For Long Nose (Celtic) Bowl Gouges
Written by Gordon Warr, reproduced by kind permission of The Woodturner Magazine.
I once heard a well known turner say that in his opinion bowl gouges with extended wings were one of the best advancements in tool development over recent years. The problem, he said, is that it is virtually impossible to maintain the continuity of the ground surface from one side of the gouge to the other by normal hand-held grinding techniques. "I have found the answer", he said, "and that is this jig which gives exactly the shape required, and the shape can be easily maintained every time the gouge needs further sharpening." He then gave a demonstration of the jig he was using, say that it was available from Hamlet. I've managed to gain a sample of this jig, which can be fitted to any dry grinder without impinging on its normal use. It consists of two main parts, plus a bolt for securing down, and this is included when you buy the jig.
The support bar is around 200mm in length and is slotted for most of its length, and it is through this slot that it bolted to the bench on which the grinder is mounted. It is secured exactly in line with the centre line of the wheel, with the slot allowing for adjustment forwards and backwards. Close to the front of this base component is a dimple, and it's in this that the leg of the clamp rests and is free to move.
The clamp supports the gouge in a vee block, with a strap scross the top being tightened to hold the gouge securely. The amount of projection of the blade from the front edge of the block can be varied in its setting, but is typically 35mm to 55mml The jig caters for gouges up to 25mm in diameter, but I dont think too many of this size occupy the average workshop!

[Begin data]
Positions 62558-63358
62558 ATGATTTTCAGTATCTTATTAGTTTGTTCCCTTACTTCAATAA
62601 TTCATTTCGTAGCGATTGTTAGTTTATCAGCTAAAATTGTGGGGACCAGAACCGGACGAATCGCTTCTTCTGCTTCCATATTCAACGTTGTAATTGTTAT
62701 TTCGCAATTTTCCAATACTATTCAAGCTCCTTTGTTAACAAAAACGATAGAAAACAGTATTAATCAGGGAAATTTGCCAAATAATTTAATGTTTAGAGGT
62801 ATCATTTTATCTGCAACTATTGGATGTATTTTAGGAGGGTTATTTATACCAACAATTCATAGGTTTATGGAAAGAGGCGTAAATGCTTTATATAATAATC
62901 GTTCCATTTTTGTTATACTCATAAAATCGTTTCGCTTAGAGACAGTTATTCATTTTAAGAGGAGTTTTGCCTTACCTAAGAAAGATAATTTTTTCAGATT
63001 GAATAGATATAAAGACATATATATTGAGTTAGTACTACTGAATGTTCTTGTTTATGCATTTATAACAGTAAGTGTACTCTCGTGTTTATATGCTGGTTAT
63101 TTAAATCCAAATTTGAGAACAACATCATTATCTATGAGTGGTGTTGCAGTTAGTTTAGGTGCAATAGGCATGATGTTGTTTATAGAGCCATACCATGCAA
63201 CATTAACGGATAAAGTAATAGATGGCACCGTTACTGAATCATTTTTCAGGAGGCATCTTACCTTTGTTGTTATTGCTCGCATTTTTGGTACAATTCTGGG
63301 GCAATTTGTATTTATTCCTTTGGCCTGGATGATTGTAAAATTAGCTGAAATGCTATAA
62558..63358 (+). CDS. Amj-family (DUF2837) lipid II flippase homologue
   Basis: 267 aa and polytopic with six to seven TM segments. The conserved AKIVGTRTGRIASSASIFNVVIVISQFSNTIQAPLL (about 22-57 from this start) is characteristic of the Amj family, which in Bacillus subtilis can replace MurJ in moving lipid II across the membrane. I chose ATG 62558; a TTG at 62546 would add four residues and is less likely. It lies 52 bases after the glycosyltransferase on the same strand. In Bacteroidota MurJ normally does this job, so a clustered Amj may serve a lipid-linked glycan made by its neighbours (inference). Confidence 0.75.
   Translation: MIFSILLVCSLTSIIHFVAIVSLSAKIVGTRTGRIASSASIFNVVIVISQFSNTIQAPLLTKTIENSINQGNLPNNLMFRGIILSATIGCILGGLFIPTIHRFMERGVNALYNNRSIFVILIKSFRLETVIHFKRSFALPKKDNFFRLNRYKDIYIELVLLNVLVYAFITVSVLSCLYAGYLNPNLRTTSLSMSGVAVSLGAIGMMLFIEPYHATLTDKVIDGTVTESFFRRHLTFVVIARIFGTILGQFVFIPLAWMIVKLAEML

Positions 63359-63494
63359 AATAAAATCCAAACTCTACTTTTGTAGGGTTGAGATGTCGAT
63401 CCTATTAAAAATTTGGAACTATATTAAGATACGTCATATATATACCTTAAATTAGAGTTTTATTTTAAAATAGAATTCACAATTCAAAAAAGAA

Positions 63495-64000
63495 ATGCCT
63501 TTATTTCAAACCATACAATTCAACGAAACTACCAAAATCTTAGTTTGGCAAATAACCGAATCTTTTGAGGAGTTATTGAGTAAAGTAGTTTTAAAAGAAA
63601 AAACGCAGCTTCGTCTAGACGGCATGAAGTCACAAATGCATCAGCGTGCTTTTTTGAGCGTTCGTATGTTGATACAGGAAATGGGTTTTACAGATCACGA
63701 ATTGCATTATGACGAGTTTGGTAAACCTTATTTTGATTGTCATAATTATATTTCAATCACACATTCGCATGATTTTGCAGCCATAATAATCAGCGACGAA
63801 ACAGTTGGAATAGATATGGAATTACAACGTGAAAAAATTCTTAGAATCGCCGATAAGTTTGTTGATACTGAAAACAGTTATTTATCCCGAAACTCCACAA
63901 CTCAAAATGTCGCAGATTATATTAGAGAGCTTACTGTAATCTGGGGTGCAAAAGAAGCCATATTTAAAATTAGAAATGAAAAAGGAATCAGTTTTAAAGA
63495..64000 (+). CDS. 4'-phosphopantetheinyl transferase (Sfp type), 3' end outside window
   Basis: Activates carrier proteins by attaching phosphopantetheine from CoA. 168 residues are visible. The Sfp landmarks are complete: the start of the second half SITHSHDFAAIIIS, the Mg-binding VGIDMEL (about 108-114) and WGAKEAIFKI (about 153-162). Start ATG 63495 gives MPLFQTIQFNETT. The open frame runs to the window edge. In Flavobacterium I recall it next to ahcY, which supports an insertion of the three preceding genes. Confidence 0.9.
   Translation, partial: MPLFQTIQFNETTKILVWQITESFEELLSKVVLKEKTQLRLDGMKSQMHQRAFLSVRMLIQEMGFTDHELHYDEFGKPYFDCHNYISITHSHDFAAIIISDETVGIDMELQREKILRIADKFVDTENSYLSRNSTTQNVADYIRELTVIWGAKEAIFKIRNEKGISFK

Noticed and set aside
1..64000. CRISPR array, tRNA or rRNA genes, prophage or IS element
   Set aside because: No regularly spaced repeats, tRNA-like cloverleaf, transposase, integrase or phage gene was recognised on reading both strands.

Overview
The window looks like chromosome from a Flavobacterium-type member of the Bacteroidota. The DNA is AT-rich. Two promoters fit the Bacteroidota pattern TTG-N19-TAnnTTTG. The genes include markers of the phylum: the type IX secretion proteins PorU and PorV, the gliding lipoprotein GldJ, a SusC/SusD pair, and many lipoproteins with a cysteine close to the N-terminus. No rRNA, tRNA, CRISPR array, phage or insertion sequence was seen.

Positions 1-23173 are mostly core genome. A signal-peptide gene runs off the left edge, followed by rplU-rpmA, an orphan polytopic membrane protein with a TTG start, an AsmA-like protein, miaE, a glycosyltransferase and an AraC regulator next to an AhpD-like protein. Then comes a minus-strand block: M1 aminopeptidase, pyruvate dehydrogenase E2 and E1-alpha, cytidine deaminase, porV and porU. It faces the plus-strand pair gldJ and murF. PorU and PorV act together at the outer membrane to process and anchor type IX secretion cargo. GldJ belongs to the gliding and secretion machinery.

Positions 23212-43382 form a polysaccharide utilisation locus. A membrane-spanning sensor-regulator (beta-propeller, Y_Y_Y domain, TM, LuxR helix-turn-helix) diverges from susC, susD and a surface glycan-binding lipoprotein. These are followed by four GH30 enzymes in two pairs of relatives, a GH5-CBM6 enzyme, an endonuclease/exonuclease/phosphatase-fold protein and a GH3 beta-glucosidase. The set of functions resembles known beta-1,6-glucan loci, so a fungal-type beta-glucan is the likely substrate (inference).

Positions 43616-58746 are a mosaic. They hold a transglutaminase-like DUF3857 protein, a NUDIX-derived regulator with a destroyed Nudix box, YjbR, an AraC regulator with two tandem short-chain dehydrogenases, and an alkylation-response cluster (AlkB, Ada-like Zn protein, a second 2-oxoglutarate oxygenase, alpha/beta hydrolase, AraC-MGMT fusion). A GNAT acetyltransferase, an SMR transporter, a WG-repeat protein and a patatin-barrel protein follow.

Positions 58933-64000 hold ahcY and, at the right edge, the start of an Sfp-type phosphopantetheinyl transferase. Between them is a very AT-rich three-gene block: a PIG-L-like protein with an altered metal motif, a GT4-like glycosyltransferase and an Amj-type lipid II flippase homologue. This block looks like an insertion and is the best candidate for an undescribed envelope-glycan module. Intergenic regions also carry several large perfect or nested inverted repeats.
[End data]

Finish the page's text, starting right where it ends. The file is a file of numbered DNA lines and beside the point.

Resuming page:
It is imperative for the gouge to be mounted correctly in the clamp. This is achieved by first clamping it as described, then visually checking by looking from the side to see if the existing grinding bevel is in full contact with the wheel of the grinder. Adjusting the protection will make any correction needed, while adjusting the position of the support bar will alter the extent of the wings of the ground surface. Actual grinding is now very straightforward. The gouge is manually rolled from side to side, its movement being fully controlled so that only one ground surface can be produced and this with total uniformity. If a gouge is being ground for the first time when using this gig, then a little extra attention might be required in order to gain a new continuous surface. Provided the appropriate settings are made, then the jig is failproof.
The jig could not be simpler to use, yet the results are totally consistent accuracy. We all know the necessity of not just using the correct tools, but in having them sharpened so as to give maximum performance. This jig is the answer to bowl gouges with extended wings.
||Same as the normal grinding jig but with an extended bar to sharpen a variety of tools with handles on - up to 16 inches in length.
||The tool handle is cradled in the fully adjustable cup for ease of use.
Bore 10mm hole in bench below grinding wheel and 1" in front. Fix bottom slide.
Position stem of square jig in pivot hole. Adjust slideway to suit angle required. Advise 60°. Jig should be placed on gouge 2" from end - measurements will vary according to individual settings.
To sharpen Celtic/Long Grind, touch nose on stone to determine correct angle and swing blade from side to side, maintaining contact with nose on grinding wheel.